2. Clear and uniform rules for the relative threshold calculation
It is also very important to introduce clear and uniform rules for the relative thresholds calculation. As we will see, the impact on an average Italian retail leasing portfolio will result to be reduced if, in the Option 2 approach, there is the possibility to allow (as mentioned in the EBA’s Paper) that only the sum of all the amounts past due more than 90 days should be considered for the calculation of the threshold and not all the overdue amount when only some of the overdue amount exceed 90 days.
The impact of Option 2 approach to an average Italian retail leasing portfolio would be near to “zero” (even with a 2% relative threshold) if another rule would be introduced in the EBA’s RTS, in addition to the above proposed one: the possibility to start the counter of the days past due only after the materiality threshold is exceeded.
3. Higher thresholds for the exposures to the public sector and real estate leasing
As mentioned above, the impact of a change in the absolute threshold is not proved to be as high as the impact of the relative thresholds. Nevertheless, the eventual segmentation of the absolute threshold should be coherent with the CRR segmentation of the exposure classes. This means that in addition to the proposed two absolute thresholds provided for retail (200 euro) and other exposure segment (500 euro), at least other two higher absolute thresholds should be introduced for:
• exposures (leasing and other forms of financing) to public sector entities;
• exposures secured by mortgages on immovable property (including real estate leasing).
In our opinion, the low risk profile of exposures to public sector entities and the high collateral value as a percentage of real estate leasing exposures (and more in general of exposure secured by mortgages on immovable property) would require the introduction of specific absolute thresholds for these classes of exposures.
4. A specific threshold for the Asset Finance industry
In the asset finance sector, rental payment (instalment) is a percentage of the total value of the contract. In our opinion, it could be used as a specific threshold for this sector. This solution – proposed also in the Position Paper of the European Federations (Eurofinas and Leaseurope) and in the Position Paper of the Italian Banking Association (ABI) would have the advantage to be linked to the financial contract size and to be suitable for all the different market segments of the asset finance sector in the different countries.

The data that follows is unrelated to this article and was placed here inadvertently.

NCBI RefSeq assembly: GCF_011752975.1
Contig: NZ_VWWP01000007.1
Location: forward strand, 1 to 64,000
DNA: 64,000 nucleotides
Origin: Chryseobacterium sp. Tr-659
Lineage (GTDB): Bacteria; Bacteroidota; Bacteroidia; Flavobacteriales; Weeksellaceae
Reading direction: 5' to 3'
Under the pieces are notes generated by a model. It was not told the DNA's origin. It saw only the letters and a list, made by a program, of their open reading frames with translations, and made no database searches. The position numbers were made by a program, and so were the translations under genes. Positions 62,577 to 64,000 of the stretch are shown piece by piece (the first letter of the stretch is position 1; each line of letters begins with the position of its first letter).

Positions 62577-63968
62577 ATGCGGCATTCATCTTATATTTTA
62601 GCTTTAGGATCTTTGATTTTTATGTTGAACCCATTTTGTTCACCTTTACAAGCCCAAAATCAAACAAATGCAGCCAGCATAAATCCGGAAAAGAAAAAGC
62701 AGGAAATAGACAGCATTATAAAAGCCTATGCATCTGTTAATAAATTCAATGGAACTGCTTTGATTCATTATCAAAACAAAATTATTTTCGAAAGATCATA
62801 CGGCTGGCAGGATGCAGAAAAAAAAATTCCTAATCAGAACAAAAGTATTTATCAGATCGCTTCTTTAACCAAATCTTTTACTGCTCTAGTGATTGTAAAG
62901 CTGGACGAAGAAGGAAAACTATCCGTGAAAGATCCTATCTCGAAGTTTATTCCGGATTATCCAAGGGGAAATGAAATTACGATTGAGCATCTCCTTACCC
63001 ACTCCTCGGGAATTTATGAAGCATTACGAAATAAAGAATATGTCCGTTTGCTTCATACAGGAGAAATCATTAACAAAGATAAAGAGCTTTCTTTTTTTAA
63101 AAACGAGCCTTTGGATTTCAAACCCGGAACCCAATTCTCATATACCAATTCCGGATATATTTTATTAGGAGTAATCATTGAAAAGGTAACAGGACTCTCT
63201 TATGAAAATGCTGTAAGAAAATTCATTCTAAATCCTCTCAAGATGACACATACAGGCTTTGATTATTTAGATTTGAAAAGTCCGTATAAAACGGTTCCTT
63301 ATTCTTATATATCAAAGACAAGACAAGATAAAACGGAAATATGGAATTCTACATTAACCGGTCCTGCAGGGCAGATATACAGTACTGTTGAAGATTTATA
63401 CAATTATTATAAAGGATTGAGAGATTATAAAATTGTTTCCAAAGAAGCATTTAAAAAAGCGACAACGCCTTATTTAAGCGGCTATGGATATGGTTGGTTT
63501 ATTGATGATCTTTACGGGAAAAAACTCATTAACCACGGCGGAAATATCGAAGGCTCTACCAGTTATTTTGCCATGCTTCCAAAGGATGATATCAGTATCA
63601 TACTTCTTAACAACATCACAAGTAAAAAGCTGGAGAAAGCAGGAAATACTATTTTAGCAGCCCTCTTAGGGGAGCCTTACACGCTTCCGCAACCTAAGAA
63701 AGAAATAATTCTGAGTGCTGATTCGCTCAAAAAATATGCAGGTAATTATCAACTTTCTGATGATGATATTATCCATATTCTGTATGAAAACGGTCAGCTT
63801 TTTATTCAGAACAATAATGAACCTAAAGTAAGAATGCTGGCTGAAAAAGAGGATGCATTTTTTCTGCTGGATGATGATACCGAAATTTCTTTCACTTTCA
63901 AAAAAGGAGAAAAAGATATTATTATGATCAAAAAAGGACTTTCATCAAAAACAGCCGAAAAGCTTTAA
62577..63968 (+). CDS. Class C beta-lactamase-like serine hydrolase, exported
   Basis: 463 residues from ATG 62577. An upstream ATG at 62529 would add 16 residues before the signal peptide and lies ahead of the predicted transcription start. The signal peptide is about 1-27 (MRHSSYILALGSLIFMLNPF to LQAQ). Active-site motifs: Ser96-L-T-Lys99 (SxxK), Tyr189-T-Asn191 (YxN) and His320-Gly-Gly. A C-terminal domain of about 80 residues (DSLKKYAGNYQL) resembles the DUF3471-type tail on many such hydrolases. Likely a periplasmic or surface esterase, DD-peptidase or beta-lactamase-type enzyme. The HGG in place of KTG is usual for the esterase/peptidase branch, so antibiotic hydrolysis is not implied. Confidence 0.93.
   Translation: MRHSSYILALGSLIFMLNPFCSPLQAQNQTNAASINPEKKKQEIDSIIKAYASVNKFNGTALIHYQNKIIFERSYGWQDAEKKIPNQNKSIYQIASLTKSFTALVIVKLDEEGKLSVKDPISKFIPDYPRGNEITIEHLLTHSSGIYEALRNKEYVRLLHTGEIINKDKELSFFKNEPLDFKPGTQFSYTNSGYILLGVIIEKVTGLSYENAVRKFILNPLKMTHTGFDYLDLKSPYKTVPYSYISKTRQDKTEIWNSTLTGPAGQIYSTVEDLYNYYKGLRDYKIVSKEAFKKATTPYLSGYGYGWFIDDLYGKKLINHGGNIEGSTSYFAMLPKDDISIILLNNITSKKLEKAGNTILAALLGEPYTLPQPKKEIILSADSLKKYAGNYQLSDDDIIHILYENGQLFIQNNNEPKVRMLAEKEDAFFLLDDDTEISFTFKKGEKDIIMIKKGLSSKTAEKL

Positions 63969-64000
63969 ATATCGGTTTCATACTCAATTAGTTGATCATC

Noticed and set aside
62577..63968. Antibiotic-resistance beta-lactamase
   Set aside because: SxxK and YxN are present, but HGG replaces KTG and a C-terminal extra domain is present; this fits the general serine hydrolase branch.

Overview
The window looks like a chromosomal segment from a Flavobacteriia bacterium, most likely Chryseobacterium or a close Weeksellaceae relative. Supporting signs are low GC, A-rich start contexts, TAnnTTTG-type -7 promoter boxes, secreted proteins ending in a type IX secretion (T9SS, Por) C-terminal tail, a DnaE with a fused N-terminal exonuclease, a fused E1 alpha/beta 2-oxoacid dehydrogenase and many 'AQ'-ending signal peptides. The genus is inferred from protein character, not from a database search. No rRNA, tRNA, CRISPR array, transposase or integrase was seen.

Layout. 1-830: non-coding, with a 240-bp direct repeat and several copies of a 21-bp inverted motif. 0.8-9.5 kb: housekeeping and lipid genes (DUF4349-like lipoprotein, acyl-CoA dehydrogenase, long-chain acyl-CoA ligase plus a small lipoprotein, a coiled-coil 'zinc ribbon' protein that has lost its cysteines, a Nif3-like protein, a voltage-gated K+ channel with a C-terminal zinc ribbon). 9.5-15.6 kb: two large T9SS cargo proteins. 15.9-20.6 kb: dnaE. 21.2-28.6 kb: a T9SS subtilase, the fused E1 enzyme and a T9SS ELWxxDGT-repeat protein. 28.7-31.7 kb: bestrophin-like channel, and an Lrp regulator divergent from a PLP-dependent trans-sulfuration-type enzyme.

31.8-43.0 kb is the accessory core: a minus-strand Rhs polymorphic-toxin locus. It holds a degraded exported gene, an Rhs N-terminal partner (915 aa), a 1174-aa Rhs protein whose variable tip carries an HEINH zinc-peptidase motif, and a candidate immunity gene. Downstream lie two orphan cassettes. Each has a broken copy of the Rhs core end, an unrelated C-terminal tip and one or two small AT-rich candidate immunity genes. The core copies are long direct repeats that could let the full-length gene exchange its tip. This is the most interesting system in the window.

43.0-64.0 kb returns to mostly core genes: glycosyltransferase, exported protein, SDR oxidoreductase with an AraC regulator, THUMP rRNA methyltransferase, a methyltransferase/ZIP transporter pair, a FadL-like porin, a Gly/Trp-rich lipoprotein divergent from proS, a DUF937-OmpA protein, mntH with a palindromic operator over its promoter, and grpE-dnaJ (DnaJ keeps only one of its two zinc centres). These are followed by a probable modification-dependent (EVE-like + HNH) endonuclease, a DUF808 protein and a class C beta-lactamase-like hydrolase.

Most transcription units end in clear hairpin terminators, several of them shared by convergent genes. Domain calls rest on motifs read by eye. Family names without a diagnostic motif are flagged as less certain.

According to our estimates, at least three years are necessary to implement the new threshold. On the one hand, those banks and financial intermediaries who adopt FIRB/IRB approach to calculate capital requirement for credit risk, have to recreate the PD and LGD time series in order to update their FIRB and IRB models. On the other hand, those banks and financial intermediaries who adopt the standardised approach, normally are smaller entities and they need to have enough time to update their entire process of credit risk managing and monitoring, investing the necessary resources. All the above mentioned changes would strongly impact the organisation and IT structure of all banks and financial intermediaries.
As mentioned in Q1 reply, we understand the benefits of a unique European threshold, nevertheless – in our opinion - the costs and the effects of this threshold seems to be underestimated.
On the basis of the data of some major Italian leasing companies, the implementation of Option 1 with the proposed maximum threshold levels would lead – in the retail leasing portfolio - to a +46.9% increase in past due positions with a + 224.5% on their value. With the Option 2 approach the impact would result to be +24.4% increase in past due positions with a +175.3% on their value.
The impact will be reduced (+19.6% increase in past due positions with a +158.2% on their value) if, in the Option 2 approach, it is confirmed the possibility to allow (as mentioned in the EBA’s Paper) that only the sum of all the amounts past due more than 90 days should be considered for the calculation of the threshold and not all the overdue amount when only some of the overdue amount exceed 90 days.
Even with a 2% relative threshold and Option 1, the impact to an average Italian retail leasing portfolio would be sensibly reduced if it was introduced the additional rule, according to which, it is possible to start the counter of the days past due only after the materiality threshold is exceeded.